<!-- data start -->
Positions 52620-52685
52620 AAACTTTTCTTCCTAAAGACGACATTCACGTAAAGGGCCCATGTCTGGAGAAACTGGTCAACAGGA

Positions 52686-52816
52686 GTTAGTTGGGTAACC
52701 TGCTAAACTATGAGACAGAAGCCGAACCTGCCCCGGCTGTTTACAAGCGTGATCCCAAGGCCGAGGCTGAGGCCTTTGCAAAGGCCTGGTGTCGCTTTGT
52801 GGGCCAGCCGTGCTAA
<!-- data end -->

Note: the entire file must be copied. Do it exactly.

Positions 52620-52685
52620 AAACTTTTCTTCCTAAAGACGACATTCACGTAAAGGGCCCATGTCTGGAGAAACTGGTCAACAGGA

Positions 52686-52816
52686 GTTAGTTGGGTAACC
52701 TGCTAAACTATGAGACAGAAGCCGAACCTGCCCCGGCTGTTTACAAGCGTGATCCCAAGGCCGAGGCTGAGGCCTTTGCAAAGGCCTGGTGTCGCTTTGT
52801 GGGCCAGCCGTGCTAA